Here’s the funny thing about music in public places: If it’s working the way it should, you don’t even notice it on a conscious level. There’s just an extra spring in your step or, if you’re in a casino, pep in your poke as you hit the “bet again” button on your favorite slot machine. It’s the backbeat to your night out, or day at the spa, pushing you along without getting in your face. And that’s exactly how it’s supposed to be.
Allen Klevens, 39, is the founder and chief operating officer of Prescriptive Music, the company that programs the music in Vegas landmarks such as the Venetian, Palazzo, Caesars Palace and the Flamingo. A pianist since age 4, he has long allied his love for music with his career. Initially he sold high-end pianos, but in 1999 he started a company that was literally what the doctor ordered—customized CDs of music to help patients stay relaxed before and during surgery.
In 2005, the Venetian’s Canyon Ranch Spa called Klevens looking for music for its spa suites—a different kind of therapeutic vibe. That prompted him to shift gears from strictly medical music to background sounds. Two years later, he won his first major account and started providing music mixes for 95 percent of North American Marriotts. Since then, he’s added several Las Vegas casinos and restaurants.
Good background music, Klevens says, has to walk a fine line. “You can’t be too sleepy—you want to be upbeat—but it can’t be overpowering, either.”
A casino’s first job is to decide exactly what vibe it wants—sophisticated, classic, energetic, relaxed—and then let the programmers do the rest. The worst situation is where a general manager treats the casino background music as his own personal playlist. It’s all about what the players want, and in general they want something that’s familiar, though Klevens throws enough independent artists and b-sides into the typical mix to keep it interesting.
Music is an art, but for Prescriptive, it’s also a marketing science. “Music is just as important to a casino as lighting,” Klevens says. “I could put on a holiday song right now, and you could see the heads turn.” One of the important touches is to split up the casino into zones: a high-limit salon will have different music than the main casino floor, and it goes without saying that songs that play well at the pool won’t always work in a gourmet restaurant. Music varies by time of day, too, with excitement building throughout the day, really pumping up after 11:30 to keep the after-dinner crowd inspired, and winding down after 3 a.m. to give club-goers a gentle come-down.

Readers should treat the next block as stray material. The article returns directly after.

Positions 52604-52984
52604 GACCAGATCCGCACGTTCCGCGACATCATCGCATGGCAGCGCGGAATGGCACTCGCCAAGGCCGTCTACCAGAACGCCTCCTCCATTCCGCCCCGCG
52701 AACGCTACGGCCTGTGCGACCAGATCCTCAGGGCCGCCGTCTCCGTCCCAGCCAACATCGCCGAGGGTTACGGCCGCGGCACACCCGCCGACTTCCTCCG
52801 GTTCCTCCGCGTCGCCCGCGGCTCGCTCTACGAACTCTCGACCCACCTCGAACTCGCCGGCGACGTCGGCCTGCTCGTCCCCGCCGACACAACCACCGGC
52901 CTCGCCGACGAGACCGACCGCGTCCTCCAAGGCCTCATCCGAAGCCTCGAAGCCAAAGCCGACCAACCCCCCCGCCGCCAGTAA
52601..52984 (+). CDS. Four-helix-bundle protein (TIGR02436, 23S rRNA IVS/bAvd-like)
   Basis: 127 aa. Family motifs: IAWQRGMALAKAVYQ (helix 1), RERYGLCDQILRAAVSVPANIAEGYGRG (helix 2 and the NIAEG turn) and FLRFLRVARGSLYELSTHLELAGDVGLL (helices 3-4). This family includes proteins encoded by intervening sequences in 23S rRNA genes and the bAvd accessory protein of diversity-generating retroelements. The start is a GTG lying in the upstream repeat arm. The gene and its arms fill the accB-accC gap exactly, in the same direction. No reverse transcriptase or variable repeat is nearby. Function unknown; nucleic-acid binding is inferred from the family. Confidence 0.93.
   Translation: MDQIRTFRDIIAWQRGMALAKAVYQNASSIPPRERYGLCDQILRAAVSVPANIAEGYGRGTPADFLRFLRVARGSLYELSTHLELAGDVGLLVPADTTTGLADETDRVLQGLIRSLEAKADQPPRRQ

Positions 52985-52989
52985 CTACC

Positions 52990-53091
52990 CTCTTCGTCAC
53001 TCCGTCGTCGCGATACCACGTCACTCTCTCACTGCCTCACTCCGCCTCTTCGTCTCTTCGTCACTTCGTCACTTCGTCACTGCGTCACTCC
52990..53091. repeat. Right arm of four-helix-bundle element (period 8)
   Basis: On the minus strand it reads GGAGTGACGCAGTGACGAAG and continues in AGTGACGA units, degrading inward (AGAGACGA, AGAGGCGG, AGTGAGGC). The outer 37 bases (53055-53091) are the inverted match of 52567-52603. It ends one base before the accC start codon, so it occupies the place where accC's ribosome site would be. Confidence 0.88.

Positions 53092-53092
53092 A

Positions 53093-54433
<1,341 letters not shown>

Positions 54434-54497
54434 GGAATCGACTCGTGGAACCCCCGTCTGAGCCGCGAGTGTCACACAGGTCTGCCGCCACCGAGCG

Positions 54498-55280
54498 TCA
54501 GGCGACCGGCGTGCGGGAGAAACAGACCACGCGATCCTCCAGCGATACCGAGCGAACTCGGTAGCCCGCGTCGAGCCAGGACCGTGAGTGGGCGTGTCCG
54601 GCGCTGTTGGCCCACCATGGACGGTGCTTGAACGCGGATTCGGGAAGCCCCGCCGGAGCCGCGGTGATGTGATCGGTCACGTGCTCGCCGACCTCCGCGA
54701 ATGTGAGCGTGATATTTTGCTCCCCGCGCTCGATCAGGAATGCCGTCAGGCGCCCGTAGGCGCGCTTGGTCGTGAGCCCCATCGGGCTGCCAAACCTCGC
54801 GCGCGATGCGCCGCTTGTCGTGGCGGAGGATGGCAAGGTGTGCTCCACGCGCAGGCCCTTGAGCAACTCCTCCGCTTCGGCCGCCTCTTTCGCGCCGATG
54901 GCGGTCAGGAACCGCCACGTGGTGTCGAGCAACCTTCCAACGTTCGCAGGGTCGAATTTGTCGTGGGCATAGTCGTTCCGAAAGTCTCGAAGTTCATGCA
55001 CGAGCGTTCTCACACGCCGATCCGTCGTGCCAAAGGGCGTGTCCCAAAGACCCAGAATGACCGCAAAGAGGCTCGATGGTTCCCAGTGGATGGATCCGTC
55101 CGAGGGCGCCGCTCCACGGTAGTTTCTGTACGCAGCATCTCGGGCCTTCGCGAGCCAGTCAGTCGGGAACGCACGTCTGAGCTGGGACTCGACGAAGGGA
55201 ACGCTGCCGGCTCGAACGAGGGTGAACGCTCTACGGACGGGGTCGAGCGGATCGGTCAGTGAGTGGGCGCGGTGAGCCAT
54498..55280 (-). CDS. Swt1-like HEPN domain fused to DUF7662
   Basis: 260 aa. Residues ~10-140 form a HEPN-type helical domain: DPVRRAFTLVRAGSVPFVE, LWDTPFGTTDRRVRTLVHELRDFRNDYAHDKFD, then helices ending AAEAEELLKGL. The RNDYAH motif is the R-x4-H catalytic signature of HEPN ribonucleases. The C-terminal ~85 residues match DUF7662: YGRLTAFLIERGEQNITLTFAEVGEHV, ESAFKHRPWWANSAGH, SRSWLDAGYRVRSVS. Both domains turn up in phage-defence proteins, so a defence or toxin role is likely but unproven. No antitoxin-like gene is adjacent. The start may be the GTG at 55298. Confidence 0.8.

It’s hard to generalize, but there are some definite do’s and don’ts: generally, music has to be mainstream and family friendly, but still have a bit of an edge. That sounds vague, but Klevens is incredibly specific about what works. Here are three tunes that play particularly well: Stevie Wonder’s “Superstition;” the Rolling Stones’ “Start Me Up;” and Lady Gaga’s “Poker Face.” And then there are the songs you’ll never hear on a casino floor if the programmer knows what they’re doing: Jay-Z’s “99 Problems” (too explicit). Norah Jones’ “Come Away With Me” (too slow). Brian Eno’s “This” (too obscure, and the steady rhythm and repetition can actually stress out casual listeners).
But casinos do have a say in what you hear. Prescriptive clients have in-depth discussions with programmers to identify exactly what kind of mix they want for each zone. The music is “broadcast” over the MUSICbox, a software system that can store and manage 10,000 tracks (no live streaming means no interruptions when Internet service gets wonky).
Clients have a great deal of flexibility; technicians are available around the clock to respond to issues and even to customize the playlist on the fly. Let’s say a high-roller wants to hear Billy Joel’s “Moving Out” while he bends the cards at his baccarat table; an e-mail to Prescriptive means that he’ll be doing just that within minutes. And when Celine Dion is performing at Caesars, you’re apt to hear a lot more of her in the casino; when Elton John takes over, he gets put into heavy rotation.
It’s a cliché to say that casinos leave nothing to chance, but as Klevens makes clear, there’s not a lot of gambling with the playlist. So next time you’re in a casino or restaurant and find yourself just that much happier to be there, you can be sure that’s by design.
David G. Schwartz is the director of UNLV’s Center for Gaming Research.